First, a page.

USGF Summer Sate June 23-25,
TN Summer Showcase
USGF World Series July 13-16, Clarksville, TN
USGF 8U Super Series, July 22-23, Clarksville, TN
Obey What you Learn
"Fasting for Spiritual Break Through," by Elmer L. Towns, Chapter 7, pg 122.
Just as there are twin propellers that keep the power boat cruising straight on the lake, so there are twin forces that keep the Christian life on an even keel. These "propellers" are knowing and doing. Some people veer off course by only studying to know. Others rush in to do, not having biblical knowledge. Biblical faith involves the balance of both knowing and doing. We are told,"Trust in the Lord with all your heart, and lean not on your own understanding" in all your ways acknowledge Him, and He shall direct your paths" (Prov. 3:5,6)
The apostle James tells us to "be doers of the word, not hearers only." Jam.1:22-25.
World Series Activities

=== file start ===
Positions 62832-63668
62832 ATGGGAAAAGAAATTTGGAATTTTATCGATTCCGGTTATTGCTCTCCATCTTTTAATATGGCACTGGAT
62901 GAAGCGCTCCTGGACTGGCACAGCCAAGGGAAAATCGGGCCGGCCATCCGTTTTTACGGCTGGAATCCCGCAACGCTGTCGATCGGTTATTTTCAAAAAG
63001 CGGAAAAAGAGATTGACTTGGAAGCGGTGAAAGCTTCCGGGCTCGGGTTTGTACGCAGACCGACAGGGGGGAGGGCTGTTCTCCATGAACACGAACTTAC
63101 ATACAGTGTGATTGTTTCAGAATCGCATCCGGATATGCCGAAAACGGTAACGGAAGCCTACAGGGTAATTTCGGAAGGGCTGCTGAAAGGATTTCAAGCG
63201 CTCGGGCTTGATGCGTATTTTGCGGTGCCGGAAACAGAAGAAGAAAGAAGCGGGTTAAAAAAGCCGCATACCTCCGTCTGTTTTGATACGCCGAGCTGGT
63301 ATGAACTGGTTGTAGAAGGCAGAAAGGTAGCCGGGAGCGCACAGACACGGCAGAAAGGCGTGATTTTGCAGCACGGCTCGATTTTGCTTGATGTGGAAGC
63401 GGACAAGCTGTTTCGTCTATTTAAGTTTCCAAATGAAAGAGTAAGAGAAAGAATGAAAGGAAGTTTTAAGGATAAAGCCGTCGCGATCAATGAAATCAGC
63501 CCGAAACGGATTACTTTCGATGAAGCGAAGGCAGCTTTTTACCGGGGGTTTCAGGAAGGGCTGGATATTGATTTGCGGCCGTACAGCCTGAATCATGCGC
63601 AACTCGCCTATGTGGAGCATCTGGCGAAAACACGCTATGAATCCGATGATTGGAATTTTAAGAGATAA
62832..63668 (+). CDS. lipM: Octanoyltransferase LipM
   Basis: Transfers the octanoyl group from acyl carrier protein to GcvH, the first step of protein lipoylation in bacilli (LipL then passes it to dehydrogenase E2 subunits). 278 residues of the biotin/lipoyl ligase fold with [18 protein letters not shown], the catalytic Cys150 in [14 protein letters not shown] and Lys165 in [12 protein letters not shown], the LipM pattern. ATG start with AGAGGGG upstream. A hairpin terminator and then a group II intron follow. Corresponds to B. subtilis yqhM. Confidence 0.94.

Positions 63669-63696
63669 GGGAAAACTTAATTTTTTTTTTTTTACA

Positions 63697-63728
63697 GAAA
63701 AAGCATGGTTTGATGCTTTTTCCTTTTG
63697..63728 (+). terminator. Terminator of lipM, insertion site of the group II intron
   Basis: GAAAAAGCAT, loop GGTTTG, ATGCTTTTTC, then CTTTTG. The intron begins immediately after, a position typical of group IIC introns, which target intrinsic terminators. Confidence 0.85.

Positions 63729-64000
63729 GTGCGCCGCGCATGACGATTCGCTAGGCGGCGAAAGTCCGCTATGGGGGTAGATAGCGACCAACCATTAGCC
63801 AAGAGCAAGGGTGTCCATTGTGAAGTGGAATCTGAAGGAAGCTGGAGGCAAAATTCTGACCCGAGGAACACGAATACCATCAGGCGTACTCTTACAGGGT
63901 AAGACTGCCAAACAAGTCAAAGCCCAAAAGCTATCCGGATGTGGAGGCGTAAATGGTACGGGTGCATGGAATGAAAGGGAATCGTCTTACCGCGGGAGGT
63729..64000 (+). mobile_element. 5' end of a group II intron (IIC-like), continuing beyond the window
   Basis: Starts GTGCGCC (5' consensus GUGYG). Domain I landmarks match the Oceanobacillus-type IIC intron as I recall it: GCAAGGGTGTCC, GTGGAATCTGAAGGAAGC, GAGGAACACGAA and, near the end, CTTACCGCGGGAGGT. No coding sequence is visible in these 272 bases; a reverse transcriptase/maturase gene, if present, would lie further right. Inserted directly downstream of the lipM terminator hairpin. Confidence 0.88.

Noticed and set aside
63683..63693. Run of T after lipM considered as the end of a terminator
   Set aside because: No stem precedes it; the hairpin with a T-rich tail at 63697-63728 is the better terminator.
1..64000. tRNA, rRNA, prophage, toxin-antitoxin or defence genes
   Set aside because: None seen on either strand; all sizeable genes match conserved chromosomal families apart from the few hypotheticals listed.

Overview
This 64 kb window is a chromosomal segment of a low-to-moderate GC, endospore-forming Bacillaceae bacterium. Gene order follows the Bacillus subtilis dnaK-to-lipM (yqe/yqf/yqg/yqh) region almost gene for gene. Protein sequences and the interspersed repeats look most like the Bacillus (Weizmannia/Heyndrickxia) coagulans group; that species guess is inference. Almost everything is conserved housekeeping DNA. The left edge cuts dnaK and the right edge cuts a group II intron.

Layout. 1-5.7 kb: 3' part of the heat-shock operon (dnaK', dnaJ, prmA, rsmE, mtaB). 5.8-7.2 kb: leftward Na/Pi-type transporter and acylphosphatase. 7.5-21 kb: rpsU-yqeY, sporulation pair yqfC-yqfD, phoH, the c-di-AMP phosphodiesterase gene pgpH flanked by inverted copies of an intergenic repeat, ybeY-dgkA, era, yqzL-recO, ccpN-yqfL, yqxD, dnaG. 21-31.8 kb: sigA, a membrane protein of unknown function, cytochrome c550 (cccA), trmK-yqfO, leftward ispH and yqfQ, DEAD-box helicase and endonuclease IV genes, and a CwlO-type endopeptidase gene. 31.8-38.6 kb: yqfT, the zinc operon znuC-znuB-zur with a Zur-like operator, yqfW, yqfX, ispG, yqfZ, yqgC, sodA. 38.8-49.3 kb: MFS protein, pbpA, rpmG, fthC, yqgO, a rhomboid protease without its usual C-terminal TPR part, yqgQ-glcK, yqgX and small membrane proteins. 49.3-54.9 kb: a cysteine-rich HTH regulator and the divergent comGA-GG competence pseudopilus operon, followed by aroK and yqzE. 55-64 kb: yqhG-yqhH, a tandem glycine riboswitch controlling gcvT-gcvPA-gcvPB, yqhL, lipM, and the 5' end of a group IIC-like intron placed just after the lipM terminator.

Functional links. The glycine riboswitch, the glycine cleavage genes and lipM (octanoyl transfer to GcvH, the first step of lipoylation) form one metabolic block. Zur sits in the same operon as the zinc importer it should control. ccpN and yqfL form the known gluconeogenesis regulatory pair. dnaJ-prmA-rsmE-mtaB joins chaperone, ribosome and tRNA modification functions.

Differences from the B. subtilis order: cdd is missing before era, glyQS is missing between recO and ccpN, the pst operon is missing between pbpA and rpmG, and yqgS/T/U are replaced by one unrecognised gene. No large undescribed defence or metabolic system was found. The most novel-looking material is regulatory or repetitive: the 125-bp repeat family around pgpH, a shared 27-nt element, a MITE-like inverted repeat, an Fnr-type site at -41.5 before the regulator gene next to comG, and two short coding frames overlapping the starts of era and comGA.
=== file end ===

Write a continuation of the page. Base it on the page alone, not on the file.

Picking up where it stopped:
We are bringing in a small carnival for the families at open ceremonies.There will not be any charge for carnival rides and there will not be any gate on July 13th.
Families are welcome to enjoy the horse shoe lanes beside the carnival.
There will be a box lunch that can be ordered for $5. Hot dog, chips drink and cookies.
Jesus Chooses Twelve for His Team
"About that time Jesus went off to a mountain to pray, and He spent the whole night there. The next morning He called His disciples together and chose twelve from them to be His apostles."
Coaches choose ten to twelve players for their team from many talented players. They choose the players who can best serve their team. Once chosen for the team you are no longer a disciple, a student of the game. You are an apostles, someone carrying out the will of the coaches. Jesus' apostles carried out His will.
The take away here is that we all need to see ourselves as reflecting Jesus and His apostles. They are the ones in the game. Before we can lead, we have to learn to follow the one who chose us. When a player learns the way of their coaches and executes what they learn, then they are ready to lead others in a path of purpose.